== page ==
And since most polling places are on or near public property, it is of course possible — if not likely — that there will be vocal supporters of different candidates, members of the media, exit pollsters, and others outside the polling place, although state law bans on “electioneering” usually require some minimum distance between the polling place and these personnel — anywhere from 30 to 250 feet. And unlike official poll watchers, individuals outside the polling place have no legal right to challenge a voter’s right to vote.
5) What should you do if a poll watcher or someone else at your polling place acts in a manner that you believe is inappropriate?
The individuals in the best and most immediate position to assist you are the poll workers, who can answer questions you might have, and who are trained to respond to particular types of inappropriate situations.
Every state makes it illegal to intimidate a voter — and federal law makes it a crime to intimidate voters or otherwise seek to suppress voting based upon race, color, national origin or religion. For example, an individual’s actions designed to interrupt or intimidate voters at polling places by questioning or challenging them, or by photographing or filming them, under the pretext that these are actions to uncover illegal voting may violate federal voting rights law.
Further, federal law protects the right of voters to mark their own ballot or to be assisted by a person of their choice. Thus, concerns that cannot be adequately resolved by the poll workers can and should be reported to local and/or federal law enforcement officers as soon as possible.
In addition to familiarizing yourself with your state election officials, helpful resources may include the Justice Department’s online form for filing election-related complaints; your local US Attorney’s Office (each of which will have a designated staffer to answer questions and field concerns on Election Day); and the Election Protection Program, run by the Lawyers Committee for Civil Rights, which has a helpful website, along with English (1-866-OUR-VOTE) and Spanish (1-888-VE-Y-VOTA) hotlines for asking questions or reporting Election Day concerns or problems.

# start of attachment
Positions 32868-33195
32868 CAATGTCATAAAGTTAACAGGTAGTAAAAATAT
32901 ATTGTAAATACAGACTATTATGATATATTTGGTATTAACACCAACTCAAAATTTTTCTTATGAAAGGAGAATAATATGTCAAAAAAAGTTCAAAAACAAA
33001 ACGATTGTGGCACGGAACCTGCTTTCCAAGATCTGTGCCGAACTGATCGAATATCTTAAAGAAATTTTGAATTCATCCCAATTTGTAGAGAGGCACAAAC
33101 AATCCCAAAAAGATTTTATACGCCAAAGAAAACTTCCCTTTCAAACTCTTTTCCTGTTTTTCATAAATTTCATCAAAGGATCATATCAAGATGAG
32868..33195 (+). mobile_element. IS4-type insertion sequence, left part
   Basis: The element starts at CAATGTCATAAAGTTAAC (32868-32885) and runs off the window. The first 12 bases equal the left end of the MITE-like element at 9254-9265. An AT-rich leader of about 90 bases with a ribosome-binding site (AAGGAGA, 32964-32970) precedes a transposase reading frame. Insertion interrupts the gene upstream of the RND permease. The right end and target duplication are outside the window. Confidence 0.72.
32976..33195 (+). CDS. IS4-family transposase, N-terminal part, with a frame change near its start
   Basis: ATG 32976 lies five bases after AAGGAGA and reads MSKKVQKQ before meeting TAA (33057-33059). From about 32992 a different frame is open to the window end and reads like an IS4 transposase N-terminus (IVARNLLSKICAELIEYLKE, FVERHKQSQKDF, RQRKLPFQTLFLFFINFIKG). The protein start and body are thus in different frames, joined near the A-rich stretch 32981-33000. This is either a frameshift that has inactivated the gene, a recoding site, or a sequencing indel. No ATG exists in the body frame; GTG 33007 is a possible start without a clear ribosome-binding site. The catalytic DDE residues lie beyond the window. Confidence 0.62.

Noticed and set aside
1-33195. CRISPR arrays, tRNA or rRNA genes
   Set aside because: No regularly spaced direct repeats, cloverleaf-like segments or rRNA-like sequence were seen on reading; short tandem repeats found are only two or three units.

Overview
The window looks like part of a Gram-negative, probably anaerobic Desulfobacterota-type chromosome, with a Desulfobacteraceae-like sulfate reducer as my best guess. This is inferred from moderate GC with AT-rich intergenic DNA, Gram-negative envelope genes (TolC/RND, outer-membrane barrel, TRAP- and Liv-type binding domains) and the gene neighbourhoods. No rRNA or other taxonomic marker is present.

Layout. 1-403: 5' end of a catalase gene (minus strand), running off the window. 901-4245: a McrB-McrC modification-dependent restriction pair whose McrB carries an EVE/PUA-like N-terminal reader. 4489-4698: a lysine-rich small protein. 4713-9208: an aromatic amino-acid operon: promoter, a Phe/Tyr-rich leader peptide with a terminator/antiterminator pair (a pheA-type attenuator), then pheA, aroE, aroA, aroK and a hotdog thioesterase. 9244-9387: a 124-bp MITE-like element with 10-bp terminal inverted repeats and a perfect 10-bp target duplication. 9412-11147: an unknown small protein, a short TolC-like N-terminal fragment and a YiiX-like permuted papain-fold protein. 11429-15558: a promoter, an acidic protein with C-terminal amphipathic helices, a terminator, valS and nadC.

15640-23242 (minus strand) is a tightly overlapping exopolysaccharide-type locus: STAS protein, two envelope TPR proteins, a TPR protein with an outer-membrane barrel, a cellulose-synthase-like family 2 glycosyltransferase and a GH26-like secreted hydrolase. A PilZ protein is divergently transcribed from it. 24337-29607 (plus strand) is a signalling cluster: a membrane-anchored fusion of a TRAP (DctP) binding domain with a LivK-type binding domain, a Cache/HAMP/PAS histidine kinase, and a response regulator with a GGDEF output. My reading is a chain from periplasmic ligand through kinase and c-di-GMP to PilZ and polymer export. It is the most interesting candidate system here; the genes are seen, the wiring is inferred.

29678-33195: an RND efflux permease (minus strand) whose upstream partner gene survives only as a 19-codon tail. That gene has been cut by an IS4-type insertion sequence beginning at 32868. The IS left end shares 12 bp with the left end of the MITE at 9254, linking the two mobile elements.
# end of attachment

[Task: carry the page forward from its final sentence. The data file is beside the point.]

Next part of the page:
6) What about photo IDs, ‘ballot selfies’ and wearing one’s preferred candidate’s attire?
Alas, we can’t answer everything. You should check the rules for your state, but the National Conference of State Legislatures has a helpful guide on the voter ID issue: http://www.ncsl.org/research/elections-and-campaigns/voter-id.aspx. Justin Timberlake spurred a discussion of “ballot selfies”: And the laws concerning whether you can wear supportive attire to vote are an absolute muddle (if you want to try it, it’s probably wise to wear something non-partisan underneath your favorite candidate’s likeness, just in case you’re not allowed to vote without removing the offending item).
But as with everything else these days, your mileage may vary.
Vladeck is a CNN contributor and professor of law at the University of Texas School of Law.